September 23, 2017

Primary Source Spotlight: Slavery (U.S.)

Library slavery collections Born in Slavery: Slave Narratives from the Federal Writers' Project, 1936-1938 more than 2,300 first-person accounts of slavery and 500 black-and-white photographs of former slaves Caroline Hammond (a fugitive) "I was born in Anne Arundel County near Davidsonville about 3 miles from South River in the year 1844...." The story of Charles Crawley, ex-slave "God knows, how old I am. All I know is, I wuz born 'fore de war...." Voices from the Days of … [Read more...]

Primary Source Learning: Oral Histories & Personal Narratives

LOC.gov contains numerous oral history and personal narrative resources. Check out the lists below! Teaching resources Analyzing Primary Sources: Learning from Oral Histories Learning from the Source: Chicago Meatpackers & the Unions Learning from the Source: Digital Stories of Our Heroes Learning from the Source: Media & Migrant Laborer Perspectives Primary Source Learning: September 11, 2001 Capturing an Oral History: Tips for Students Billy the Kid: … [Read more...]

Today in History: Slave Auction

Today in History–March 3–the Library of Congress features the largest recorded slave auction in U.S. history, began on this date in 1859. Referred to as  "The Weeping Time", the two-day auction of 436 men, women, and children formerly held by Pierce M. Butler was held pay off Butler's financial losses from the crash of 1857-58 as well as his gambling debts. A journalist's account, What Became of the Slaves on a Georgia Plantation?, includes vivid descriptions of the auction and many of … [Read more...]

Primary Source Spotlight: Harriet Tubman

From America's Library Born: c. 1820, Dorchester County, Maryland Died: March 10, 1913, Auburn, New York Harriet Tubman was a runaway slave from Maryland who became known as the "Moses of her people." Over the course of 10 years, and at great personal risk, she led hundreds of slaves to freedom along the Underground Railroad, a secret network of safe houses where runaway slaves could stay on their journey north to freedom. She later became a leader in the abolitionist movement, and during … [Read more...]

Featured Source: Slave market of America

What contradiction does this broadside illustrate and discuss? Support your conclusion using specific details from the source. Who created this broadside? Using details from the source to support your responses, explain the purpose of this broadside and the intended audience. Review the bibliographic record for this source, in particular the summary. What more did you learn about slavery in 1836 Washington, D.C. What other observations, reflections or questions does this source inspire? … [Read more...]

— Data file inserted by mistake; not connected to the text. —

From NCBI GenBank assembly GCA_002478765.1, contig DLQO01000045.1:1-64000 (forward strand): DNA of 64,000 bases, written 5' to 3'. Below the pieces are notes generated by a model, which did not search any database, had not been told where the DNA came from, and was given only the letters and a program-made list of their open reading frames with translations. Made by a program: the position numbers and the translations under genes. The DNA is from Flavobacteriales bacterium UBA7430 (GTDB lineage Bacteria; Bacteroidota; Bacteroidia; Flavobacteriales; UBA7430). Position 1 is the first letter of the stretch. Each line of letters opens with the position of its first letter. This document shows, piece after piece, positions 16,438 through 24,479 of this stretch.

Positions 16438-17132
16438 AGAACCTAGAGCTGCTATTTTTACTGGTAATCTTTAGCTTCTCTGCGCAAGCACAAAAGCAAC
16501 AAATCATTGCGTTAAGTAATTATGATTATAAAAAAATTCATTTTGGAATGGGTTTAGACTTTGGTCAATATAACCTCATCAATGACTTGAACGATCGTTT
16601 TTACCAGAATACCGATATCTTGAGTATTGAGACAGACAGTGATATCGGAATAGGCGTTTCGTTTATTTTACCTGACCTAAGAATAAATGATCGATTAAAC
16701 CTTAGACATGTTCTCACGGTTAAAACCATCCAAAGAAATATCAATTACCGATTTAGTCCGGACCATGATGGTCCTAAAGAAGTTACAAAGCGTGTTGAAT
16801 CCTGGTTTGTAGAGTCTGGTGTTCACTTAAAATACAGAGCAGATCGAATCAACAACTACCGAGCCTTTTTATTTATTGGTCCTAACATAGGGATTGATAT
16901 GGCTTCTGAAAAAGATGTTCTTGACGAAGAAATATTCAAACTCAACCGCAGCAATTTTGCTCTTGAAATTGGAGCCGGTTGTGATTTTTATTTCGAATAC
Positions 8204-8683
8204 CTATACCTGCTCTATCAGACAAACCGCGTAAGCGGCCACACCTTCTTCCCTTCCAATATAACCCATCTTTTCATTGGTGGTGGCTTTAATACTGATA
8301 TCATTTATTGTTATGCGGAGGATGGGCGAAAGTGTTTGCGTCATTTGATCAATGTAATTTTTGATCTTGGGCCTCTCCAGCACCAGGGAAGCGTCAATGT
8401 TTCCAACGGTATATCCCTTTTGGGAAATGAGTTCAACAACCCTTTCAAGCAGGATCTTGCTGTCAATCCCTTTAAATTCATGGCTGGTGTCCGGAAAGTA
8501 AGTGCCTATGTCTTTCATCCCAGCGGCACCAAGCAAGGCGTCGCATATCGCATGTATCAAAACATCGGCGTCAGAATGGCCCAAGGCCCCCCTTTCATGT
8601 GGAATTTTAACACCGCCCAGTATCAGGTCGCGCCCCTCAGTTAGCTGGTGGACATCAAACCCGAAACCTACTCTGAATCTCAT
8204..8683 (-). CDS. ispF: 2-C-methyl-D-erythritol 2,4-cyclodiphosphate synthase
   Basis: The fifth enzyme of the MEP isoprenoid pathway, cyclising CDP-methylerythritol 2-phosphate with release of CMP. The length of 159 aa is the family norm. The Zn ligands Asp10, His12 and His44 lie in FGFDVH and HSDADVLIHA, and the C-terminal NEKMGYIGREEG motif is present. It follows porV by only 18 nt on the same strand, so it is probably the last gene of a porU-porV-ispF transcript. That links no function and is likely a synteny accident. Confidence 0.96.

Featured Source: Synopsis of the Fugitive Slave Law

Review this synopsis of the fugitive slave law. Choose one of the synopsis points and find which part(s) of the fugitive law text the author drew from to create the summary. Use the text from the fugitive slave law to create your own synopsis using modern-day language. In the objections, the author states that the fugitive slave law "violates the spirit and letter of the Constitution" and then lists several examples. Look for one of the examples in the actual text of the U.S. Constitution. … [Read more...]

Primary Source Spotlight: Fugitive Slave Law

Practical illustration of the Fugitive Slave Law Effects of the Fugitive-Slave-Law Triumph Fugitive slave law political cartoons Fugitive slave bill ... Approved, September 18, 1850. Millard Fillmore Things to be remembered. Remember that the Whig administration of Millard Fillmore enacted the Fugitive Slave bill, in violation of the constitution and all the legal safeguards of personal liberty Fugitive Slave Law, Senate Congressional Globe documents Fugitive Slave Law, … [Read more...]

Today in History: Frederick Douglass

Today in History–September 03–the Library of Congress features the escape from slavery of Frederick Douglass on this day in 1838. Born into slavery, Douglass became a renowned abolitionist, journalist, author, and human rights advocate. Learn more about this remarkable man who never ceased advocating for freedom by visiting the Today in History section, then click the links below to access more primary sources and primary source learning activities related to Frederick Douglass. Primary … [Read more...]

Today in History: Abolition in D.C.

Today in History–April 16–the Library of Congress features abolition. On this day in 1862, President Abraham Lincoln signed an act abolishing slavery in the District of Columbia. Learn more about the abolition of slavery in the United States capital by visiting the Today in History section, then follow the links below to access primary sources related to abolition and slavery. Abolition in the District of Columbia from America's Library Abolition in Washington D.C. primary source … [Read more...]

Today in History: Amistad Mutiny Survivors Released

Today in History–March 9–the Library of Congress features the Amistad mutiny survivors, released on this day in 1841 by the Supreme Court. Former president John Quincy Adams successfully argued the case and the former captives  eventually returned to Africa. Learn more by visiting the Today in History section, then clicking the links below to read Adams argument and access more primary sources and teaching resources related to this incident and slavery in the U.S. Amistad primary source … [Read more...]